The term cannabinoid refers to pharmacologically active substances originally found within the cannabis plant that led to the discovery of the body’s own cannabinoids, termed endocannabinoids. Endocannabinoids are endogenous neurotransmitters located throughout the brain and peripheral nervous system that are used by certain nerve cells to convey information from cell to cell. The two major endocannabinoid neurotransmitters that have been identified are anandamide (AEA) and 2-arachidonoylglycerol (2-AG), which are secreted and act upon CB1 and CB2 endocannabinoid receptors, thereby influencing a variety of physiological functions, including respiration, appetite, convulsions and potentially others.
Due to the liberalization of state laws regulating the use and sales of cannabis over the last 5 years, a major industry has grown around its commercialization. However, while cannabis use has been legalized in certain states, it still is not legal under federal statutes and regulations. The medical use of any pharmacological agent must be approved by the U.S Food and Drug Administration (“FDA”) and, to date, the FDA has not recognized or approved the cannabis plant as medicine or nutritional supplement nor is it federally legal to sell products that contain cannabinoids as drugs or dietary supplements without its approval. If you’re looking to use cannabis for health purposes, you should consult a cannabis doctor before buying any products. It’s important to be safe when taking drugs, even in small amounts.
Worldwide clinical research efforts have established the cannabinoid class of compounds as bona fide pharmaceutical products, or “pharmaceutical cannabinoids,” which are being developed and commercialized according to FDA regulatory and industry guidelines. Scientific research and commercial development to date has focused primarily on two major cannabinoids, dronabinol and cannabidiol (“CBD”). This research and development effort began in 1985 when dronabinol, a directly acting agonist on CB1 and CB2 receptors, was approved by the FDA as Marinol for the treatment of AIDS-related anorexia and later for the treatment of chemotherapy-induced nausea and vomiting.
Reduction of the apnea-hypopnea index (“AHI”) is the standard objective measure of therapeutic response in OSA. Apnea is the cessation of breathing for 10 seconds or more and hypopnea is a reduction in breathing. AHI is the sum of apnea and hypopnea events per hour. In the sleep laboratory, CPAP is highly effective at reducing AHI. However, the device is cumbersome and difficult for many patients to tolerate. Most studies describe that 25-50% of patients refuse to initiate or completely discontinue CPAP use within the first several months and that most patients who continue to use the device do so only intermittently.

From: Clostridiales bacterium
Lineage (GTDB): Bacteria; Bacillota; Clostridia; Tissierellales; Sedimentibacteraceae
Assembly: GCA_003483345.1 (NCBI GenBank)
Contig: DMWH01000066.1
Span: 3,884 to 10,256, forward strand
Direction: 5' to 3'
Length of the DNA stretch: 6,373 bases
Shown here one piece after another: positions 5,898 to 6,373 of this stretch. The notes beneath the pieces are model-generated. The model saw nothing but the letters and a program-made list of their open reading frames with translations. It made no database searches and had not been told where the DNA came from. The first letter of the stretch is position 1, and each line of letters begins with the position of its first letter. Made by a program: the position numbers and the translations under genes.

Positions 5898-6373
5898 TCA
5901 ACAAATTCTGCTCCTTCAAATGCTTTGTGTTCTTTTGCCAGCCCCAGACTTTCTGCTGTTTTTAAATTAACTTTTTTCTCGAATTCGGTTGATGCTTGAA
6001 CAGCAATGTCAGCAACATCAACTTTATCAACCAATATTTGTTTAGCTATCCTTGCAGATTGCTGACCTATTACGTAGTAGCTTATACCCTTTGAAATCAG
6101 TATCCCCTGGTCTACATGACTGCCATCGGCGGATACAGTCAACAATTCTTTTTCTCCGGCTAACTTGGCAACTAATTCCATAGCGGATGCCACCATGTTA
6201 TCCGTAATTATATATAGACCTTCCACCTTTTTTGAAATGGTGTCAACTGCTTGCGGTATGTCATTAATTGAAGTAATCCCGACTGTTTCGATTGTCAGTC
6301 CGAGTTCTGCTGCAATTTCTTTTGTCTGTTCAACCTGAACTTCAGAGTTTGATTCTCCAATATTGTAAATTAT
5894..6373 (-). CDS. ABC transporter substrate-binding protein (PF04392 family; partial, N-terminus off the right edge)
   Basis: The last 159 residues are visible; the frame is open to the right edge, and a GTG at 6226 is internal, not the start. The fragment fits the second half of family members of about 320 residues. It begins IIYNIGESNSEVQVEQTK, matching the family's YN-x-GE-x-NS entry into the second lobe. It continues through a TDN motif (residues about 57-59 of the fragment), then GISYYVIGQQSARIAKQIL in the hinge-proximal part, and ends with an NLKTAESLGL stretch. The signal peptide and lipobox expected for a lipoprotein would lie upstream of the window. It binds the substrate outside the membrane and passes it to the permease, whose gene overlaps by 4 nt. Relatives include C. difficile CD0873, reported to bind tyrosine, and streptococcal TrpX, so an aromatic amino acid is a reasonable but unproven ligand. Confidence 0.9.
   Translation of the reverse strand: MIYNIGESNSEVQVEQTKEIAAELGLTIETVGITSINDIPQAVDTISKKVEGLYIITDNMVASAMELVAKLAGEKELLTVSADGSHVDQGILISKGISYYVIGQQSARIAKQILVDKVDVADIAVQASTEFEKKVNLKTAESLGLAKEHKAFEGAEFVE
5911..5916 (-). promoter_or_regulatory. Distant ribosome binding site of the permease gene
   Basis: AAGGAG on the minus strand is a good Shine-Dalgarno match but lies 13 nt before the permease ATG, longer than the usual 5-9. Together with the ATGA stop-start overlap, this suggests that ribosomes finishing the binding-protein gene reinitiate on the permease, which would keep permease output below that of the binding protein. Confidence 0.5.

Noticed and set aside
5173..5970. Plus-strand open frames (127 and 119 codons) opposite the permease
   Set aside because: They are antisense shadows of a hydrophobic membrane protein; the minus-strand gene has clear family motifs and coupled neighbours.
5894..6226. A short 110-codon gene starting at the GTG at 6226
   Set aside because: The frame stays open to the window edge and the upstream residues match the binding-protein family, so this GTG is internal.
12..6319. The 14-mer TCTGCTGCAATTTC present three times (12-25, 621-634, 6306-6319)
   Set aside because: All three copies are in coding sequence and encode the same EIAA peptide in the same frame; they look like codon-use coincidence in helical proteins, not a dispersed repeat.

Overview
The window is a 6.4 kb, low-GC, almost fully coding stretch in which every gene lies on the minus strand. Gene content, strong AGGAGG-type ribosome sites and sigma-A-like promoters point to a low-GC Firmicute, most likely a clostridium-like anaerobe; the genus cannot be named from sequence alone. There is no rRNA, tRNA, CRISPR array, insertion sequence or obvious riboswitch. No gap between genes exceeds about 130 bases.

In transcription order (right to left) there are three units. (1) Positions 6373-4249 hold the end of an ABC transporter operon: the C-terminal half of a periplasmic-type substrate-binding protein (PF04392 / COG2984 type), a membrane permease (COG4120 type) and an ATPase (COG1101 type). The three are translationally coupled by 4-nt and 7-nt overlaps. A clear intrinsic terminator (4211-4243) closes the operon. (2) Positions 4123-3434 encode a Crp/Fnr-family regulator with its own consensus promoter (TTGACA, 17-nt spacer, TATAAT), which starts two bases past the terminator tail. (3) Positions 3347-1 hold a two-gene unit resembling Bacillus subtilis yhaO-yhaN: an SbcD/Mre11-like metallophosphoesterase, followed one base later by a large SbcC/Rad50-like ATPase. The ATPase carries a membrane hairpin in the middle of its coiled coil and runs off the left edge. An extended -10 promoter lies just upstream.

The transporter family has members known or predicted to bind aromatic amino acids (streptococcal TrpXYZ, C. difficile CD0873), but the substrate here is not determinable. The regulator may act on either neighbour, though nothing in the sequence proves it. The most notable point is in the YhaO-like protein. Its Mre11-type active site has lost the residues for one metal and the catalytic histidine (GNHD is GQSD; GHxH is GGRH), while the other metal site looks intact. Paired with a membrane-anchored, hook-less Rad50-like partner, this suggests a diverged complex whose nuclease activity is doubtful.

Oral devices may be an option for patients who cannot tolerate CPAP. Several dental devices are available. The cost of these devices tends to be high and side effects associated with them include night-time pain, dry lips, tooth discomfort, and excessive salivation. Patients with clinically significant OSA who cannot be treated adequately with CPAP or oral devices may elect to undergo surgery, the most common form of which involves the removal of excess tissue in the throat to make the airway wider. Patients who undergo surgery for the treatment of OSA risk complications. Surgery is often unsuccessful, and at present, no method exists to reliably predict therapeutic outcome from surgery.
In 2014 another surgical option became available based on upper airway stimulation. It is a combination of an implantable nerve stimulator and an external remote controlled by the patient. The implanted device stimulates the hypoglossal nerve, which controls the tongue, with every attempted breath, regardless of whether such stimulation is needed for that breath. The device is turned on at night and off in the morning by the patient with the remote.